Kenneth Minogue, one of the great political thinkers of the past 50 years, died unexpectedly on Friday following a meeting of the Mont Pelerin Society in the Galapagos Islands. He was 82.
Minogue’s books, beginning with The Liberal Mind (1963), challenged the pretenses of the liberal world view. In The Liberal Mind, he described liberalism this way:
The story of liberalism, as liberals tell it, is rather like the legend of St. George and the dragon. After many centuries of hopelessness and superstition, St. George, in the guise of Rationality, appeared in the world somewhere about the sixteenth century. The first dragons upon whom he turned his lance were those of despotic kingship and religious intolerance. These battles won, he rested for a time, until such questions as slavery, or prison conditions, or the state of the poor, began to command his attention. During the nineteenth century, his lance was never still, prodding this way and that against the inert scaliness of privilege, vested interest, or patrician insolence. But, unlike St. George, he did not know when to retire. The more he succeeded, the more he became bewitched with the thought of a world free of dragons, and the less capable he became of ever returning to private life. He needed his dragons. He could only live by fighting for causes—the people, the poor, the exploited, the colonially oppressed, the underprivileged and the underdeveloped. As an ageing warrior, he grew breathless in his pursuit of smaller and smaller dragons—for the big dragons were now harder to come by.
In his last book, The Servile Mind: How Democracy Erodes the Moral Life (2010), he observed that “while democracy means a government accountable to the electorate, our rulers now make us accountable to them.”He continued:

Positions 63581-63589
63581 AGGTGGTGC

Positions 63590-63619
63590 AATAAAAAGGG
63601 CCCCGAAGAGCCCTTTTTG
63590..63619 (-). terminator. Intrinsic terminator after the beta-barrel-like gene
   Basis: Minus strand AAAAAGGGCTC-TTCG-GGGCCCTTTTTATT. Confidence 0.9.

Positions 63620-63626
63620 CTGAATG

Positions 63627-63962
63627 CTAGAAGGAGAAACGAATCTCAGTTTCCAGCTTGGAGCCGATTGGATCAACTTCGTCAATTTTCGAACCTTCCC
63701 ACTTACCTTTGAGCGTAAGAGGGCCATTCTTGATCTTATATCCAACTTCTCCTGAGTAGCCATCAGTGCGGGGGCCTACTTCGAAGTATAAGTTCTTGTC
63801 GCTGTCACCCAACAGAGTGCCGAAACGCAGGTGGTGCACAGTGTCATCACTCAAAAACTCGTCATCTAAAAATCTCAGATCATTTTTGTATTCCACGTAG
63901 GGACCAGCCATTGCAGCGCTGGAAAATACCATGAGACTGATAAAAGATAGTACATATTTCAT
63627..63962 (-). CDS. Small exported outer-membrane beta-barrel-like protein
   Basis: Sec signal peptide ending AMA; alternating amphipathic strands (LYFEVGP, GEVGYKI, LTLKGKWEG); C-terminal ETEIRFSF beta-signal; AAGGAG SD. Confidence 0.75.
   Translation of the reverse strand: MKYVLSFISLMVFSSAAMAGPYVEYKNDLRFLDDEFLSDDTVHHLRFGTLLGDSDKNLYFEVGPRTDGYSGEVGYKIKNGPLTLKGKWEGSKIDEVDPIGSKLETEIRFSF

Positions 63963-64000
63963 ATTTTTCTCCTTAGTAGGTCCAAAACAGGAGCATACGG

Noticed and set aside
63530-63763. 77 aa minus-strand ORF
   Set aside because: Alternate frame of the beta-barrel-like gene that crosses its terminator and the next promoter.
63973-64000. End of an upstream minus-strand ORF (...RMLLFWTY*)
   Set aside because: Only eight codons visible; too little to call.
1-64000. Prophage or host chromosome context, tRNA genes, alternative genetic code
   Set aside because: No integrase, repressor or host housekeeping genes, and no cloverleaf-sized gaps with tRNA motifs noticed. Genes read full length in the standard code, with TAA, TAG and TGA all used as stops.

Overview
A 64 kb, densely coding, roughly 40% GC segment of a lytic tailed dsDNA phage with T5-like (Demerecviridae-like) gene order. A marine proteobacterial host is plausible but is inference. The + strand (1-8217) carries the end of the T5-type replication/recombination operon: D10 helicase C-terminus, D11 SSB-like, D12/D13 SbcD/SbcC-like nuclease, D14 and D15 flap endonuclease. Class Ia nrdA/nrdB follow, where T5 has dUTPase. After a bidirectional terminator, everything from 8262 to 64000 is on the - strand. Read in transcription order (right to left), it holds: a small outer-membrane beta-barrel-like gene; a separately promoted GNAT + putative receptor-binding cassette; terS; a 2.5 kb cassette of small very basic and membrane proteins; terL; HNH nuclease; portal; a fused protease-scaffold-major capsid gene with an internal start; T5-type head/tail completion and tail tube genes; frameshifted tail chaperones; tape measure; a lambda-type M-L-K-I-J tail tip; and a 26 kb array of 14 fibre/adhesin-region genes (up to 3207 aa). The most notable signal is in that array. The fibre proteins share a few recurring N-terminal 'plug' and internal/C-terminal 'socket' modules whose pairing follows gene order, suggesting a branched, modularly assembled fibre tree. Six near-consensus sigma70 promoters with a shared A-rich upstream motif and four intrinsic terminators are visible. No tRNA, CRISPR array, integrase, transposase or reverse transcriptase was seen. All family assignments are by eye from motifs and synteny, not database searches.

Most Western governments hate me smoking, or eating the wrong kind of food, or hunting foxes, or drinking too much, and these are merely the surface disapprovals, the ones that provoke legislation or public campaigns. We also borrow too much money for our personal pleasures, and many of us are very bad parents. Ministers of state have been known to instruct us in elementary matters, such as the importance of reading stories to our children. Again, many of us have unsound views about people of other races, cultures, or religions, and the distribution of our friends does not always correspond, as governments think that it ought, to the cultural diversity of our society. We must face up to the grim fact that the rulers we elect are losing patience with us.
Conservatives are remembering Minogue this week for his many contributions to the cause of a free society. Ed Feulner, Founder and longtime President of The Heritage Foundation, was tutored by Minogue at the London School of Economics in 1965. Feulner, who was with Minogue in the Galapagos Islands shortly before he died, writes:
Born in New Zealand, reared in Australia, educated in Britain, a teacher there and in the United States, and an international lecturer, Ken Minogue brought political thought home to generation after generation of students. Those who assumed liberalism’s benevolence were challenged, and those skeptical of liberalism were given the intellectual armor for combat.
Yet Ken was much more than a lecturer and teacher. He lent his name and considerable talents to organizations around the world promoting freedom. From 2010 to 2012, he served as the president of the Mont Pelerin Society, an international group of advocates for the free society, of which I am a member. As a frequent attendee at the society’s gatherings, Ken could always be counted on to remind us of the past’s connection to contemporary issues. [Wall Street Journal, June 30]